Private security companies must respect minimum requirements on accountability, the screening of staff and reporting on misconduct, while staying away from tasks usually reserved for the military said committee MEPs on Tuesday.
Foreign Affairs Committee and Defence Sub-Committee MEPs advocate EU-wide rules on private security companies (PSCs). The use of private contractors must be limited to logistical support and the protection of installations and only EU-based PSCs should be contracted for protection tasks abroad, say MEPs.
MEPs suggest drawing up an open list of contractors complying with EU standards on transparency, criminal records, financial and economic capacity, licences, strict vetting of personnel, and adhering to an international code of conduct,. This could be followed by a single set of rules for EU institutions that use PSCs to protect EU staff, modelled on UN or NATO practices.
“More than 70% of EU citizens say that security and defence should be a European Union priority,” said Parliament’s rapporteur Hilde Vautmans (ALDE, BE), urging “the Commission and the Council to come forward with EU standards for private security companies in order to enhance transparency and democratic control”.
The resolution on private security was approved by 50 votes to 6, with 1 abstention. The full House is to vote on it at the June plenary session in Strasbourg.
The EU numbers some 40,000 private security companies (PSCs), employing more than 1.5 million people and supplying services that range from logistical support, through running prisons or providing protection, to combat support and supplying military technology (2013 figures). They are also used to guard EU delegations in third countries and provide security for the premises of EU missions and operations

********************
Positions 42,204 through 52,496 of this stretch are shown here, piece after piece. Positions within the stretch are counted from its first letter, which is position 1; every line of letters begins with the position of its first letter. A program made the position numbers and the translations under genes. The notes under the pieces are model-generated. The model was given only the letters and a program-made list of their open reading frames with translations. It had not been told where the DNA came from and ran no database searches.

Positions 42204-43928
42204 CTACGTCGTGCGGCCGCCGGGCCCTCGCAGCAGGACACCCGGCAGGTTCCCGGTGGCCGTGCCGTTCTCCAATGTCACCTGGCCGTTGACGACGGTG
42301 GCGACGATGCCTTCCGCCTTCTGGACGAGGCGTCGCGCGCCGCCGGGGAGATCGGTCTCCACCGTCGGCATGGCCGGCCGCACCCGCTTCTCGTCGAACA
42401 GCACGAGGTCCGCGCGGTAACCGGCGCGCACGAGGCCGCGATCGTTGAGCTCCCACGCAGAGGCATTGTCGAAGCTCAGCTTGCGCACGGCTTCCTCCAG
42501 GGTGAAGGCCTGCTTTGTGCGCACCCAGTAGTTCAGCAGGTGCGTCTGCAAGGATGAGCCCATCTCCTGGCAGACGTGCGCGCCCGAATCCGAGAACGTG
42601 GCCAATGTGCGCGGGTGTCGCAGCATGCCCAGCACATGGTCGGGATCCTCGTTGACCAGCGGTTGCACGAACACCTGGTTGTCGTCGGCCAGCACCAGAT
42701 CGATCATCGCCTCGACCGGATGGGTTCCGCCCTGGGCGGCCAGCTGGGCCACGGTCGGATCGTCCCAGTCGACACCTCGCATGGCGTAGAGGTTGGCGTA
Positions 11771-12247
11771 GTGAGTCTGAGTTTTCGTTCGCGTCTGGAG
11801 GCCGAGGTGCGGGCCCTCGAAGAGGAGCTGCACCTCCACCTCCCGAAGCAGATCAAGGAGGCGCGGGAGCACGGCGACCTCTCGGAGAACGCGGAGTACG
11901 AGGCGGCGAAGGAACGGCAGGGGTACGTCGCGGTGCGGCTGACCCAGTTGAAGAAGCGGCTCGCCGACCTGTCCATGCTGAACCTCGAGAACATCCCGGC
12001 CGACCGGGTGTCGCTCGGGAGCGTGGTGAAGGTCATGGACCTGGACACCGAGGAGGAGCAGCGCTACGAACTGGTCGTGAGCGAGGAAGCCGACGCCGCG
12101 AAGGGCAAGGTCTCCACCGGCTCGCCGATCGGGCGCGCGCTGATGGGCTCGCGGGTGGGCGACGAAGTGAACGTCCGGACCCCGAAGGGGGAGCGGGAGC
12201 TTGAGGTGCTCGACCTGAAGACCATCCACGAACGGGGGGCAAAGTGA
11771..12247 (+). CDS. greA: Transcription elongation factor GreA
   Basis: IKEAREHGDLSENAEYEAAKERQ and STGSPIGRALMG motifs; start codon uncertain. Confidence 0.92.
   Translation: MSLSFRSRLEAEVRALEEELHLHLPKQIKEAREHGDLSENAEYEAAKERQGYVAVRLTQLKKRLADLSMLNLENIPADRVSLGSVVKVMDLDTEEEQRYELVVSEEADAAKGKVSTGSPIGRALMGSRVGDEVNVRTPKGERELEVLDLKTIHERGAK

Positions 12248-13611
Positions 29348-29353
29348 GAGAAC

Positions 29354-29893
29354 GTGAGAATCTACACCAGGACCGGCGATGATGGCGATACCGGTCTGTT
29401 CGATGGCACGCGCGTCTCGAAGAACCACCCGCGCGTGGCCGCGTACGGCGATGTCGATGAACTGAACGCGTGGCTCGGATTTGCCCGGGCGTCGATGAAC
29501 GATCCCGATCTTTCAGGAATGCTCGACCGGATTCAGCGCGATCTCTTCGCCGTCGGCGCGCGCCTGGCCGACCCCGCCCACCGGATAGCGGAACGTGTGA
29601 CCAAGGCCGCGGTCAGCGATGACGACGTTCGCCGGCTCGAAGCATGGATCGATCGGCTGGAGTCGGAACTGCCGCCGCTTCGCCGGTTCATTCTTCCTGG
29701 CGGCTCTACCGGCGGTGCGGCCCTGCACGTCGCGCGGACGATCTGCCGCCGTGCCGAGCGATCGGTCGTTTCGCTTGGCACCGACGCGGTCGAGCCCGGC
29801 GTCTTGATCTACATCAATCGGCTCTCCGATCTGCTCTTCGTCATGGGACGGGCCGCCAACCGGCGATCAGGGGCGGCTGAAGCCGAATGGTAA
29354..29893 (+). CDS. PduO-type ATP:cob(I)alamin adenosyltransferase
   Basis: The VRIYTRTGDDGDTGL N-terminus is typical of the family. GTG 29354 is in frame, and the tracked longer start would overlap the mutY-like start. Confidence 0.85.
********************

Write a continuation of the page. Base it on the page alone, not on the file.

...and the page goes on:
PSCs, which are used by EU member states to compensate for shrinking armed forces or to avoid limitations on the use of troops, have been accused of human rights violations and even of causing casualties. This has revealed gaps in accountability and has negative implications for the EU’s foreign policy aims.
Work on regulating private security companies is under way in many international fora, including the Montreaux Document Forum, which defines how international law applies to PSCs, and the International code of conduct for private security service providers, which sets industry standards. The EU does not have uniform rules on PSCs, while member states’ practices on the use of PSCs vary widely. The lack of common penalties means there is little to prevent abuses, which can have a major impact on how PSCs operate in multilateral interventions and conflict regions.